I'll think about your points and write a bit more tomorrow, but I think your reaction is a pretty common one. It's a very human-level game about ordinary folks and their ordinary problems, and the town creation rules are constructed to more-or-less guarantee a lot of nuanced, shades-of-gray, meaty human drama. The fact that you, as a player, were conflicted about going in guns blazing was very much the point. Also, I didn't intend to lead the narrative in any particular direction, although in hindsight I may have nudged the group at a few junctures, which I'd rather not have done. One of the biggest pieces of GMing advice in the book is not to have an outcome in mind and just play the town.

I think you were also maybe a bit hung up on the religious aspect. I should have explained better that the Dog's special status within the Faith means that you, as players, are under no onus to have your characters follow the tenets of the religion, which is (again totally intentionally) fictional anyway, meaning there's also no danger of offending real-world people. For example, if your Dogs had decided to have the town select their next Steward democratically, then that would have been, as far as the characters in the fiction were concerned, dogma (although it would have probably caused some head-scratching), and that means of selection would have been on equal footing with the "usual" way of doing it. It just so happened that not all the Dogs agreed that this was the best way to do it, but none of you was "more right" with respect to the tenets of the Faith. Whatever the Dogs decide to do is, by definition, God's word as far as the characters in the fiction are concerned. (I hope that makes sense.)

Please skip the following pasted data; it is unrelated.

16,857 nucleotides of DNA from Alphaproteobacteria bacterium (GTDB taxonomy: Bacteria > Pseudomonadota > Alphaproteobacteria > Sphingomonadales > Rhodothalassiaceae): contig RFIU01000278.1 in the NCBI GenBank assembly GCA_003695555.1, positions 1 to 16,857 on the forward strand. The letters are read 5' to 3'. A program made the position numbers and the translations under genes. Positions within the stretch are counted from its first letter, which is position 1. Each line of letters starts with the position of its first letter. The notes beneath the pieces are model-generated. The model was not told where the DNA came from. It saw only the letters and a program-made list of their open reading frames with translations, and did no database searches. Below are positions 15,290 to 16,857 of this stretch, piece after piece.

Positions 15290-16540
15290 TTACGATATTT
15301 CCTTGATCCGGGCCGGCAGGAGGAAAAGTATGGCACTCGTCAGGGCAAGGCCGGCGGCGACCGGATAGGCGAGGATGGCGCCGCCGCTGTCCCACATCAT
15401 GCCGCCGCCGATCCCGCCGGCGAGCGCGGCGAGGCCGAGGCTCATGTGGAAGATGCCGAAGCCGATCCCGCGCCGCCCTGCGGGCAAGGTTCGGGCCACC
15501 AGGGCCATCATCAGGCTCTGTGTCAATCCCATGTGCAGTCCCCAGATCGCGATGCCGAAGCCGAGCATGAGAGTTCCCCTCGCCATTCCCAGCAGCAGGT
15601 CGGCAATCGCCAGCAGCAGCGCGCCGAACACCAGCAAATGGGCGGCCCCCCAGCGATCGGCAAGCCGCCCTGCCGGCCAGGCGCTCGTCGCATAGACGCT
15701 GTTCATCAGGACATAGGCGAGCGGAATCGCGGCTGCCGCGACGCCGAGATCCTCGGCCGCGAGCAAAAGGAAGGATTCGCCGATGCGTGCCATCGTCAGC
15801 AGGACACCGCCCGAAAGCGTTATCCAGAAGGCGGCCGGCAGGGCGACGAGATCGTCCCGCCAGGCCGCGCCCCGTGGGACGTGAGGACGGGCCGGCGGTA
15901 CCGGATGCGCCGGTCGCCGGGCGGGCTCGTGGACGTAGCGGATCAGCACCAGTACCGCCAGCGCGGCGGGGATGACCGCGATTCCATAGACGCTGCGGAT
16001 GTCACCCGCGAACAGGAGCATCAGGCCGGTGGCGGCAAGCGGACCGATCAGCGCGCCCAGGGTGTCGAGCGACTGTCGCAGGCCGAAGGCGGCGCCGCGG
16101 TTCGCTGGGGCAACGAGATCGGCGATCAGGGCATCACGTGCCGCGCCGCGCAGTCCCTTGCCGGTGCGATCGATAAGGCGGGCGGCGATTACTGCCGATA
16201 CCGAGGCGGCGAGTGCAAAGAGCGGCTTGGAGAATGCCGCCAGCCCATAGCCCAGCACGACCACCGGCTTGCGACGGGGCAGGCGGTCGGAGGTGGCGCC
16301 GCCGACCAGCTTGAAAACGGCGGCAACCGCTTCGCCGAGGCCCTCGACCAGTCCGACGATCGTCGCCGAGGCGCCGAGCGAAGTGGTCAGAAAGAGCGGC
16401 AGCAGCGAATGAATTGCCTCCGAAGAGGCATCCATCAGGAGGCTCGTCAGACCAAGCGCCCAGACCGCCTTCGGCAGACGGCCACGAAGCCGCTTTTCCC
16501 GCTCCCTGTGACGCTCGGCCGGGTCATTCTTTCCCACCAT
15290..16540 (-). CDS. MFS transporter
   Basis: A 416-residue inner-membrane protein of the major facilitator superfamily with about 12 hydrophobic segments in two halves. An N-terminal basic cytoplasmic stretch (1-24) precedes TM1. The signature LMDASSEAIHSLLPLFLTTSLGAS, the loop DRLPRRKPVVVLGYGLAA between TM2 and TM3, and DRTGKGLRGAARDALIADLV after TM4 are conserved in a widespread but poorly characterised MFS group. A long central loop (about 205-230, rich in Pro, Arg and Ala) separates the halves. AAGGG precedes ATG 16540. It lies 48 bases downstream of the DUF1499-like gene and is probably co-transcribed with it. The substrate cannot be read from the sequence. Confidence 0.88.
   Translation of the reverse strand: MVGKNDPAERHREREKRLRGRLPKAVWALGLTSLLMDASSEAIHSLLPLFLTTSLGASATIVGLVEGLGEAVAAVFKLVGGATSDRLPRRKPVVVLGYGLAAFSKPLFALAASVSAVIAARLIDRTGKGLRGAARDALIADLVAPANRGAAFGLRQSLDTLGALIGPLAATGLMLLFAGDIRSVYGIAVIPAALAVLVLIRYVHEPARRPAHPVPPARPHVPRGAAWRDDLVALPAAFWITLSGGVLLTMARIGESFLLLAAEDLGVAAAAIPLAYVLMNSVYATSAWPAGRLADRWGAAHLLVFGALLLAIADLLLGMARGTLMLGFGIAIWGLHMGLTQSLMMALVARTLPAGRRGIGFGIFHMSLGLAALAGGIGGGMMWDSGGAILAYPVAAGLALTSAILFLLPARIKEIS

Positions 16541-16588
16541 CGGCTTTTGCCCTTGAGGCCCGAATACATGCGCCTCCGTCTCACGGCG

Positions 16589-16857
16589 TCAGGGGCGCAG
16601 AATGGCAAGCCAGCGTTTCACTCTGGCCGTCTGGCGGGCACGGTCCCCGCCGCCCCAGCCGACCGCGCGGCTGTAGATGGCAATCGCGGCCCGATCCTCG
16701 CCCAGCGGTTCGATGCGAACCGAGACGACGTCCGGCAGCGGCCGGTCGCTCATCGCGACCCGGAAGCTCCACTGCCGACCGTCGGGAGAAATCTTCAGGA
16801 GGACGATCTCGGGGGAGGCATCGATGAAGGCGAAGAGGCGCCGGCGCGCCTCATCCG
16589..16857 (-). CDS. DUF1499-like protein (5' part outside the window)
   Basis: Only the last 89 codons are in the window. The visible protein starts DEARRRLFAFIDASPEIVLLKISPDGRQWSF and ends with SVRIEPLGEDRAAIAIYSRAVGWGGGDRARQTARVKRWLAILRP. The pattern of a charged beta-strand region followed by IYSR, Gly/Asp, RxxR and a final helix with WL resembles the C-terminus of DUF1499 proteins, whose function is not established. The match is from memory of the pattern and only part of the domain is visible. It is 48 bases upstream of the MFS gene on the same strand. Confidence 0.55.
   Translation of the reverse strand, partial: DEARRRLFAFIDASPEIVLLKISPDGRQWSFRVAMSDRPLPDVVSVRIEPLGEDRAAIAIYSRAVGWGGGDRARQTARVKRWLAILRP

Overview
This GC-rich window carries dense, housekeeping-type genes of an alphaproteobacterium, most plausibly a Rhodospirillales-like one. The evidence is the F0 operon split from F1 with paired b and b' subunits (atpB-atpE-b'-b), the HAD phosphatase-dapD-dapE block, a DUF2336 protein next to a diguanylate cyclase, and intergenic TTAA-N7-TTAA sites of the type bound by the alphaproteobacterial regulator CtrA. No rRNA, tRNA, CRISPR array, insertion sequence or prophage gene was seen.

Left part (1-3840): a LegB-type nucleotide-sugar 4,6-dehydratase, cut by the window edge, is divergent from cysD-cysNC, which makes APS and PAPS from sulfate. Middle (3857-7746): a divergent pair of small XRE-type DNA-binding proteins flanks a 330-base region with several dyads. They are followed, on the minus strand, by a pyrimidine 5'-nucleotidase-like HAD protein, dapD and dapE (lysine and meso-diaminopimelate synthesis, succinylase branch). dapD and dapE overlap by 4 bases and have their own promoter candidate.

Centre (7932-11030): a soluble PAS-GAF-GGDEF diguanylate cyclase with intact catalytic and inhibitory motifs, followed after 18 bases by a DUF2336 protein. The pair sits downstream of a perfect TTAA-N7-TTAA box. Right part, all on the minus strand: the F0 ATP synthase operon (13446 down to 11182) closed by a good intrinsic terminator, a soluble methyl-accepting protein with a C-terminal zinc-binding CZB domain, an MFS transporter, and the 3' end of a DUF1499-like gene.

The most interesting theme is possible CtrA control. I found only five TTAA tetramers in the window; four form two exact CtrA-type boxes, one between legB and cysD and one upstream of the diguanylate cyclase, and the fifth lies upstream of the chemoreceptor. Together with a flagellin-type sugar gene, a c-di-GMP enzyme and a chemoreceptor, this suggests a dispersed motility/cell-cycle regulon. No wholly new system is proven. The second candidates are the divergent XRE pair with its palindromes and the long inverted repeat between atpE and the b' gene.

As for the dice mechanic, it really does move a lot more smoothly after you use it a bit. Some folks feel it's "intrusive," and I think that's a valid point of view, even if I don't agree with it. Using the dice and the system actively even (heck, especially) in situations that you'd "just roleplay" in a lot of other games takes some getting used to. (I also, in retrospect, probably threw you for a loop in the mob-diffusion conflict by taking the blow of your shooting-in-the-foot raise with so many dice. I had the dice to see your raise with just 2 dice, in which case you'd have just shot the guy in the foot just as you described, but I had the dual goal of ditching crap dice while only endangering some nameless NPC I didn't care about, and showing you guys as players how the system can be gamed. When guns come out in Dogs - and once again this is an intentional design choice - there's always the chance that someone might die.)

Well, I ended up writing a bunch right now anyway, heh. I may be more coherent in the morning, though.
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Re: Dogs in the Vineyard

Postby ashmie on Tue Mar 08, 2011 9:13 am